Recent events in Achille, Oklahoma, have been a study in contrasts.
We saw adults promoting violence against a transgender child named Maddie. Some encouraged other youth to harm her. Some threatened to harm her themselves. Even the threats themselves are a form of violence toward Maddie and her family that will take time and healing to live down.
It would be easy for some of us to blame those adults’ attitudes on where they live. They are too rural, too country, too backwoods, too Red State, and so on.
But having been born not far from Achille, I know those adults are not alone. Like many people, they too are uneducated on a new subject, and are uncomfortable with gender norms shifting around them.
Because change is afoot even in that so-called country, backwoods, Red State of Oklahoma. Last week, 20 people marched in the rain, wearing matching red shirts and with duct tape over their mouths, protesting the violent rhetoric and letting their actions in support of Maddie speak louder than any words could.
District Leaders Can Be the Change, But They Must Be Proactive
We saw that change when the Rick Beene, the superintendent of Achille Public Schools, made a statement in support of Maddie and declared that every student should receive a safe education.
Beene also convened a meeting with all school staff to talk about getting more training on being inclusive of Maddie and any other LGBTQ students in their schools. In recognizing that they all had things to learn, he said it was “not so much for anything that we did as a staff but for what we didn’t do.”
Unfortunately, the district’s support comes too late to keep Maddie and her family in Achille. After two years in the community, they’re moving. Perhaps Superintendent Beene now also recognizes ways the district could have been proactive earlier and will share those proactive strategies with his colleagues across Oklahoma.
Two years ago, Achille Public Schools could have updated school policies to specify equal access to facilities for trans students. The district could have invested in training, not just for teachers but for all school staff. They could even have held community educational events to let adults know the real truth about bathrooms: that early evidence shows trans kids are the ones most at risk of harm in school bathrooms.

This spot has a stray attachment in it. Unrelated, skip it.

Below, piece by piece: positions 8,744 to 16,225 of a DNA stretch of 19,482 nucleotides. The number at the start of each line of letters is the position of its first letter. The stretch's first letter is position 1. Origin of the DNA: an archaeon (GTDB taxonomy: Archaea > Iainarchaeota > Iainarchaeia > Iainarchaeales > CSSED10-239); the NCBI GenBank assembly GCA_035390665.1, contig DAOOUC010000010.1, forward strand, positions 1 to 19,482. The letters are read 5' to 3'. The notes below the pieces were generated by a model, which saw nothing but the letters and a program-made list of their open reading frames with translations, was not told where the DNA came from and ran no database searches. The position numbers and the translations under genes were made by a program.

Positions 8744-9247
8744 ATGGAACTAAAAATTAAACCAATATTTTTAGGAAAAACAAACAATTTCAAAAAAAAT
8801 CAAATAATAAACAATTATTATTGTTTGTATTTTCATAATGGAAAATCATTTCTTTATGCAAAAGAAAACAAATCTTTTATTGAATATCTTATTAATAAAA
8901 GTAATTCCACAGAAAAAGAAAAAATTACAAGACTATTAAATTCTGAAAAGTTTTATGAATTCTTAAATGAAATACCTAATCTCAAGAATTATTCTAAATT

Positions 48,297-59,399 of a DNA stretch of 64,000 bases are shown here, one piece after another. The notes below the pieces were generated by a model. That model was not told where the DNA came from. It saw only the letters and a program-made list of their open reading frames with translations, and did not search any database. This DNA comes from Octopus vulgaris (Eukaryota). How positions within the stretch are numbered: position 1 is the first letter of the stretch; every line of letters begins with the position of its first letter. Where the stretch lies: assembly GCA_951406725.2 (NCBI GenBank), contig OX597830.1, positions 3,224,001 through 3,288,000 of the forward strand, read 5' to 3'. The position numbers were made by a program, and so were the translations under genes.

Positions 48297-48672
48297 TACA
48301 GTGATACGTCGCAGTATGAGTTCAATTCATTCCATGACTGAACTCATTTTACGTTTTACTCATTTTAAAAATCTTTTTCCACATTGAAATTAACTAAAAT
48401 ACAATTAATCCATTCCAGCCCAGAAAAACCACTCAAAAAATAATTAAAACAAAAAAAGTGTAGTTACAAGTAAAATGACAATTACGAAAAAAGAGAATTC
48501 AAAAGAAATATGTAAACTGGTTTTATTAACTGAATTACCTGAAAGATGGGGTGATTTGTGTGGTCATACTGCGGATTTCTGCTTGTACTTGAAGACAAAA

Had the school and district led the way earlier in fully affirming Maddie as the girl she is, the recent events might never have happened.
It Takes Many Forms of Courage to Stand Up for Trans Young People
It takes courage to admit that we may not always have the answers, or that we need to unlearn something in order to learn something else. It takes another form of courage to look hard at past actions and make proactive changes to prevent problems from recurring.
Only time will tell what will happen in the Achille community. Will people start having more open and honest conversations, ask questions to genuinely learn about those who are different rather than fear what they don’t know or understand? Will other students feel safer to come out as LGBTQ because of the outpouring of support Maddie has received, to stand by her, and with her? Or will they be further pushed into the closet because of the shameful words and actions of a few hateful adults?
Fear can drive actions, but so can courage. My hope is that the courage shown by Maddie herself, her mother, the school, and other students will outweigh the fear caused by those hateful remarks and lead others to take a stand against discrimination and bullying. Change can happen anywhere, and Achille is one step closer to proving that.